Doyle named Strasburg’s new boys basketball coach

Following months of turmoil, Strasburg High School’s boys basketball program took a step in the rebuilding process with the hiring of a new varsity head coach.

Hamilton Doyle will take over as the Rams’ head coach effective Aug. 1, a hiring approved by the Shenandoah County School Board last week.

Doyle will head a program forced to forfeit the second half of its 2015-16 season amidst an investigation into allegations of student misconduct on a bus carrying members of Strasburg’s varsity and junior varsity boys basketball teams following an away game last December. Seven students were suspended in connection with the incident, which came to light in January, and later pleaded guilty to misdemeanor assault or battery by mob, while three students were eventually expelled from school for 365 days.

Doyle replaces former Rams head coach Matt Hiserman, who remains as Strasburg’s athletic director.

The 54-year-old Doyle said he “thrives” in coaching situations where he’s tasked with guiding a program through adversity.

“I think the challenge of going to something that needs to be rebuilt and stuff is, I mean for me as a person, that makes my blood run and gives me a challenge as a coach to try to be the best that I can be to help (the players) be the best that they can be,” Doyle said in a phone interview Tuesday afternoon.

“I like challenges like that,” he added. “That’s where I think I do my best work.”

Doyle will come to Strasburg following a one-year stint as the varsity boys basketball coach at Bertie High School in Windsor, North Carolina. Last winter, Bertie went 15-11 overall and advanced to the second round of the 64-team North Carolina High School Athletic Association 2A state tournament. The season included Bertie’s first 100-point game in the program’s history, Doyle said, as well as the school’s first-ever victory over Beddingfield High School by way of an upset victory in the first round of the state tournament.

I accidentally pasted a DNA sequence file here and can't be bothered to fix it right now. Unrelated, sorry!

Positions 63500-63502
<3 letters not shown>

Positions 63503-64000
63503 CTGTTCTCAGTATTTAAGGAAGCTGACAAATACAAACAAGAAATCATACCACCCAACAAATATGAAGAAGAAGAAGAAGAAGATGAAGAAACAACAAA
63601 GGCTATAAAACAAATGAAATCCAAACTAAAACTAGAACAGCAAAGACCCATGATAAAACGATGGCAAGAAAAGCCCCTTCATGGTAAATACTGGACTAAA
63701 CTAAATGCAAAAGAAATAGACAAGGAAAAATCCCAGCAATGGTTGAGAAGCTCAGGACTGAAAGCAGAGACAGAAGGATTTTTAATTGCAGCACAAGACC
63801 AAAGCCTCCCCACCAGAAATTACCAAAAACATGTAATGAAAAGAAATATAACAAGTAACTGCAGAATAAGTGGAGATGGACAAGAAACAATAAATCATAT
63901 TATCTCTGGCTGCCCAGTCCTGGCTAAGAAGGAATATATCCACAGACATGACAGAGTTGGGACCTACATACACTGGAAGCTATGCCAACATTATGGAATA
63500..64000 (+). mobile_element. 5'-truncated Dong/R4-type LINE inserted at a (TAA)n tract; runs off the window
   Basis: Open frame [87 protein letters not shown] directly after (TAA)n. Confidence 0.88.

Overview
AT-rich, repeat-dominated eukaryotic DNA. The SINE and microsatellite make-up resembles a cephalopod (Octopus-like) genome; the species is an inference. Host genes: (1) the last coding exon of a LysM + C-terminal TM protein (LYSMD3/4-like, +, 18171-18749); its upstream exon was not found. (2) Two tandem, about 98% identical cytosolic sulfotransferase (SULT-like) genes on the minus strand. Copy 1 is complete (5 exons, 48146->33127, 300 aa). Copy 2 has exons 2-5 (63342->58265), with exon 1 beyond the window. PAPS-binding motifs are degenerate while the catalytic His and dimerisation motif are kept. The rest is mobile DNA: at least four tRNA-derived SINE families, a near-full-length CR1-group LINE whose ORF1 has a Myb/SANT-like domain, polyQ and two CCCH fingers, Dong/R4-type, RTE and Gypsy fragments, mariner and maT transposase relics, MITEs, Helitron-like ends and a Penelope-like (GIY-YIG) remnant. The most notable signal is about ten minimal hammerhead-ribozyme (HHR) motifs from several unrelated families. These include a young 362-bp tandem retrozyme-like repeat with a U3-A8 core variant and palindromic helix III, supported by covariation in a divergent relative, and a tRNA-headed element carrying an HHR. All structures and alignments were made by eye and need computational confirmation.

Doyle said his interest in moving north to Strasburg was the result of a couple factors. It will allow him to be closer to his son, Joshua, who plays baseball for Coppin State University in Baltimore, and his new coaching position will present a bigger challenge than he was afforded at Bertie, a school that Doyle said has a strong, established basketball tradition.

“I think because they (Bertie) already have a tradition and they’re not starting in that sense, that it’s easy for somebody to come in and continue working with that program as opposed to taking a program right now that’s fractured,” Doyle said. “I think that’s more a challenge to me and something that maybe we’ll be able to put a positive spin on and try to take it a little bit further than what it’s been before.”

Doyle will be the third different head coach for Strasburg’s varsity boys basketball team in the last three years. Millson French held that title for 39 years before retiring in 2013, after which Hiserman took over in that capacity.

During the 2014-15 season, Hiserman guided the Rams to an appearance in the Virginia High School League Region 2A East tournament semifinals, where they finished one win shy of their first state tournament appearance since 2000. Prior to the 2015-16 season, Strasburg had reached the regional tournament for three straight years. The Rams were 7-5 this past winter before their season was suspended in January.

Doyle, an Indiana native who played college baseball and football at Cal Poly Pomona and later the University of Nevada, Las Vegas, began his coaching career in his home state before moving to New Mexico in 1999, where he continued to coach before moving to North Carolina last year, he said.

Doyle said his basketball teams traditionally incorporate multiple defensive schemes coupled with a motion offense.

“I like running motion offenses because you can come in and you can start offensively where the kids are skill-wise and then build on that,” Doyle said.

Doyle, who will also teach social studies at Strasburg, said he and his wife, who is also a teacher, won’t be moving to the area until the end of the July, giving him a little more than three months to begin some fall conditioning and become acclimated with his new players before the high school basketball season begins in November.

“It’s not unfamiliar to me to be under the gun in that sense, to evaluate where they are talent-wise and being able to assess where they are … and getting some scouting information on some of the schools that are in that area and stuff like that,” Doyle said. “I have my hands full, but we’ll manage and we’ll be successful.”

Contact staff writer Brad Fauber at 540-465-5137 ext. 161, or bfauber@nvdaily.com

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